Personality is defined as "a dynamic organisation, inside the person, of psychophysical systems that create the persons' characteristics, pattern of behaviour, thoughts and feelings." (Allport, 1961) While everyone is unique in their own right, people who share similar beliefs or lifestyles are likely to hold the same personality traits. Therefore, those who are motivated to doomsday prep would have significantly similar personality traits. Using the Five Factor model as our starting point, we can see that specific personality traits can motivate doomsday beliefs. These personality traits positively correlated with conspiracy mentality, and Social Dominance Orientation. (Fetterman, Bastiaan, Landkammer, Wilkowski; 2019)

Five-factor model[edit | edit source]

The Five Factor Model, otherwise known as the Big 5, uses trait perspective to describe a persons[grammar?] personality. The Five Factor Model consists of five over-arching personality traits which are openness to experience, extraversion, agreeableness, neuroticism and conscientiousness (McCrae, Costa;2005) Each trait consists of six facets, every individual is then scored on each trait dimension, an example of this is extraversion at one end and introversion at the other. (Major, Tuner, Fletcher; 2006) Each person scores slightly different on each dimension, which is what makes us unique. However, when comparing doomsday preppers results using the Five Factor Model, it is evident that they hold very similar personality traits. (Fetterman, et al; 2019)

Openness to experience is measured through six different domains, these are; fantasy, aesthetics, actions, ideas and values, as well as liberalism. (Costa, McCrae; 2005) Doomsday preppers have been found to score low on openness, the traits they hold are conservative values, judge in conventional terms, uncomfortable with complexities, and moralistic (Fetterman, et al., 2019)

Extraversion is made up of three interpersonal and temperamental domains. The interpersonal traits are warmth, gregariousness, and assertive; while the temperamental traits are; activity, excitement seeking, and positive emotions. (Costa, McCrae; 2005) Doomsday preppers were then found to score low on extraversion and were found to be emotionally bland, avoiding close relationships, over control of impulses, and submissive. (Fetterman, et al. 2019)

Agreeableness is made up of six domains; straightforwardness, compliance, altruism, modesty, tender-mindedness, and friendly compliance. (Costa, McCrae; 2005) Doomsday preppers were found to have low agreeableness, this is referred to as antagonism; and are seen as critical, sceptical, push limits, and expresses hostility. (Fetterman, Et al., 2019)

Neuroticism is scaled on six domains; impulsiveness, vulnerability, anxiety, angry hostility, depression, and self-consciousness. (Costa, McCrae; 2005) Doomsday preppers were scored high on these domains, they were more thinned skinned, prone to anxiety, irritable, guilt-prone. (Fetterman, et al., 2019)

The final facet making up the Five-Factor Model is conscientiousness which includes; competence, dutifulness, self-discipline, deliberation, and achievement striving. (Costa, McCrae; 2005) Doomsday preppers were found to score lower on these domains, they engage in fantasy, self-indulgent, gratification, inability to delay, and the eroticism of situations. (Fetterman, et al., 2019)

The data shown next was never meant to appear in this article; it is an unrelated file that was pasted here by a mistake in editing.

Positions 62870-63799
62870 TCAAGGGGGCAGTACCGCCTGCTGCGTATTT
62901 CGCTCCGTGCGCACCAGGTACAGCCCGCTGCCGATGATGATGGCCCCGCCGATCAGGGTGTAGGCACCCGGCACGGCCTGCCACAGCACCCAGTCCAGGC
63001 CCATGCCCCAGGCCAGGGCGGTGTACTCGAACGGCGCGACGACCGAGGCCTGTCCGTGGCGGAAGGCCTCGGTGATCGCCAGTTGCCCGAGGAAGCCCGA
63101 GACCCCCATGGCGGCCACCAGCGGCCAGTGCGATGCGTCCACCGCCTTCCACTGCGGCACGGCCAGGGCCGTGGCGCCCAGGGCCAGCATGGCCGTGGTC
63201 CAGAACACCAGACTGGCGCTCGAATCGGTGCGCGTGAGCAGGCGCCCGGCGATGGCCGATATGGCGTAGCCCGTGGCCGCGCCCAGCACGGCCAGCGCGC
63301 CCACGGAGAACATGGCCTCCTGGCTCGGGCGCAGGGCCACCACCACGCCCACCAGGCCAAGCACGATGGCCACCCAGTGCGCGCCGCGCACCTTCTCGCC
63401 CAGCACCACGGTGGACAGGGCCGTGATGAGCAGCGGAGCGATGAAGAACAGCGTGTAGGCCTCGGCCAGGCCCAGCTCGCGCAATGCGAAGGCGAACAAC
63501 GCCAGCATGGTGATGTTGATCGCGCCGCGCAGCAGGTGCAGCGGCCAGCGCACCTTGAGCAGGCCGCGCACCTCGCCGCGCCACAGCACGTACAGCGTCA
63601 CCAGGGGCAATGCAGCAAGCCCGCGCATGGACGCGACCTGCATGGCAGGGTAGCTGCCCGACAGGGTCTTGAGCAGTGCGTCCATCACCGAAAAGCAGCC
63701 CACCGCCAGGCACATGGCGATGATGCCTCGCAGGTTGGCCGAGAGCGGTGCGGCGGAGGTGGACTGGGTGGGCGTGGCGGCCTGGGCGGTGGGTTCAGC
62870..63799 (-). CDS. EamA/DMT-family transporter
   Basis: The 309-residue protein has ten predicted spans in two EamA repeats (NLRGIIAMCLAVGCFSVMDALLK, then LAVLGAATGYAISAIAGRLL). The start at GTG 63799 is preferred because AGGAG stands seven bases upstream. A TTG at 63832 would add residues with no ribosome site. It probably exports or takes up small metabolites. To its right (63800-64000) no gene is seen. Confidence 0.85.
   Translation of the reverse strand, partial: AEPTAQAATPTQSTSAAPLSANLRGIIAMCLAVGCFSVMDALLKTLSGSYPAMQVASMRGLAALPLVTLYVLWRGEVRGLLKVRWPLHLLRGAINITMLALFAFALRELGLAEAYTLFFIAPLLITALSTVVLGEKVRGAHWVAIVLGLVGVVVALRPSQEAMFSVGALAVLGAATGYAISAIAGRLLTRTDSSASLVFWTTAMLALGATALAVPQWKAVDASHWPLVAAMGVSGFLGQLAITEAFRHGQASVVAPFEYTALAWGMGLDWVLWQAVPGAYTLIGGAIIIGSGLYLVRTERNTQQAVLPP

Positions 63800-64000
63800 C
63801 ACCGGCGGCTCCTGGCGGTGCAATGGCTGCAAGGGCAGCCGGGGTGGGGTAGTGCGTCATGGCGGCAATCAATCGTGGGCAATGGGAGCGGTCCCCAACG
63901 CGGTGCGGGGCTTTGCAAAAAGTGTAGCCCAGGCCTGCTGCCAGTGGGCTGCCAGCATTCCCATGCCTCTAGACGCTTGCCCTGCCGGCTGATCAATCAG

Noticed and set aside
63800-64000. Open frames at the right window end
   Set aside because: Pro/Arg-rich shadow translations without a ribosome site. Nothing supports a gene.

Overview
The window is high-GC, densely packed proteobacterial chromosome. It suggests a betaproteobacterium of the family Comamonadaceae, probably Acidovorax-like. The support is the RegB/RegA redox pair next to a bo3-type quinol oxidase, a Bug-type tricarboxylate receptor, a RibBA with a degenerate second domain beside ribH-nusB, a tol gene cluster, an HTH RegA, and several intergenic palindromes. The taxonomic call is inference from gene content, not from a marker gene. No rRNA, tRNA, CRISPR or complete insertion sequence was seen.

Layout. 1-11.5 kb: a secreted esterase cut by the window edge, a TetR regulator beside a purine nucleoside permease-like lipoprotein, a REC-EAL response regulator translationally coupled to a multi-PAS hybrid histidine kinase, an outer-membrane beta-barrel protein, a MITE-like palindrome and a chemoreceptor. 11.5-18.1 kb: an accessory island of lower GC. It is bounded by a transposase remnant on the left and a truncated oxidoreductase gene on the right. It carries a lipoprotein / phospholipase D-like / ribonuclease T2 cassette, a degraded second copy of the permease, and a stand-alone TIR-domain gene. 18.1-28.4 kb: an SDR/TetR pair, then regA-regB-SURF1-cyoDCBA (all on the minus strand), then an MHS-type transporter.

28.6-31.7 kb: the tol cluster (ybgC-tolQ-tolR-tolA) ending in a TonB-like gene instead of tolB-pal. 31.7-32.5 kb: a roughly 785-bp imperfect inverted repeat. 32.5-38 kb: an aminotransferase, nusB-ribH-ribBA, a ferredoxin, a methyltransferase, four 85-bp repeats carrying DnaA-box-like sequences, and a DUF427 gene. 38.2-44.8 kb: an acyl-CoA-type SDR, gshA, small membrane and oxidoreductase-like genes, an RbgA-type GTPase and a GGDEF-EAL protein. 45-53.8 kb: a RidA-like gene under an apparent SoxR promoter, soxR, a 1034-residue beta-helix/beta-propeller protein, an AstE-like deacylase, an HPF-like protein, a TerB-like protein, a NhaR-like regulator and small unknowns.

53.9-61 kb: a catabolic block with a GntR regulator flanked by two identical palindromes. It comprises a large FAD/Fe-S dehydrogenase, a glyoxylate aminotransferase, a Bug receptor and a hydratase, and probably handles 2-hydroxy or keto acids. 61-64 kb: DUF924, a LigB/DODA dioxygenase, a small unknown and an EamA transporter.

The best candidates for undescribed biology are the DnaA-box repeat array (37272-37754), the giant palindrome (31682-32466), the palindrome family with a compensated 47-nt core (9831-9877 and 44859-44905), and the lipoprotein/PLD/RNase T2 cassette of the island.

Conspiracy mentality[edit | edit source]

Quotes from Armeggedon believer

"We are not righteous people, only they will go to heaven, the others will stay here on earth to go through terrible sufferings, I don't want to die like the others. That's why I'll die now."

Conspiracy mentality was first coined by Moscovici (1987) who defined it as the tendency in which a person subscribes to theories blaming a conspiracy of malevolence on a group for important societal phenomena. Usually these theories contradict a common explanation and that their explanation of the event is caused by powerful individuals. (Swami, Chamorro-Premuzic, Furnham; 2010) The consequences of this mentality,[grammar?] can cause people to engage in political action to undermine the perceived conspirator, or to disengage if the conspiracy is too overpowering. While they can cause political action, conspiracy beliefs are powerful in manipulating our lifestyles, and health behaviours as well. (Bruder, Haffke, Neave, Kouripanah, Imhoff; 2013) An example of this, was when Harold Camping an American Christian radio host predicted the date of Judgement Day. He predicted that the world would end May 2011, leading up to this event many of his believers sold their possessions and homes to the poor. This also caused more extreme actions, like suicides,[grammar?] one girl was 14 years old and chose to commit suicide rather than suffering through the rapture. In her diaries she expressed concern for the end frequently, which unfortunately led to her death (Dein, 2018).

Social dominance theory[edit | edit source]

One theory that can be used to help explain how certain personality traits can motivate an individual to doomsday prep, would be the Social-Dominance Theory (SDT). SDT was first developed by Jim Sidanius and Felicia Pratto in 1999, and is used to explain the extent to which people accept or reject societal ideologies that legitimise hierarchies or dominance. (Vaughan & Hogg, 2018) These hierarchies are formed through; age, as adults have more power than children; sex, men are seen as stronger; and arbitrary-set, which is based on group hierarchies in different cultural settings.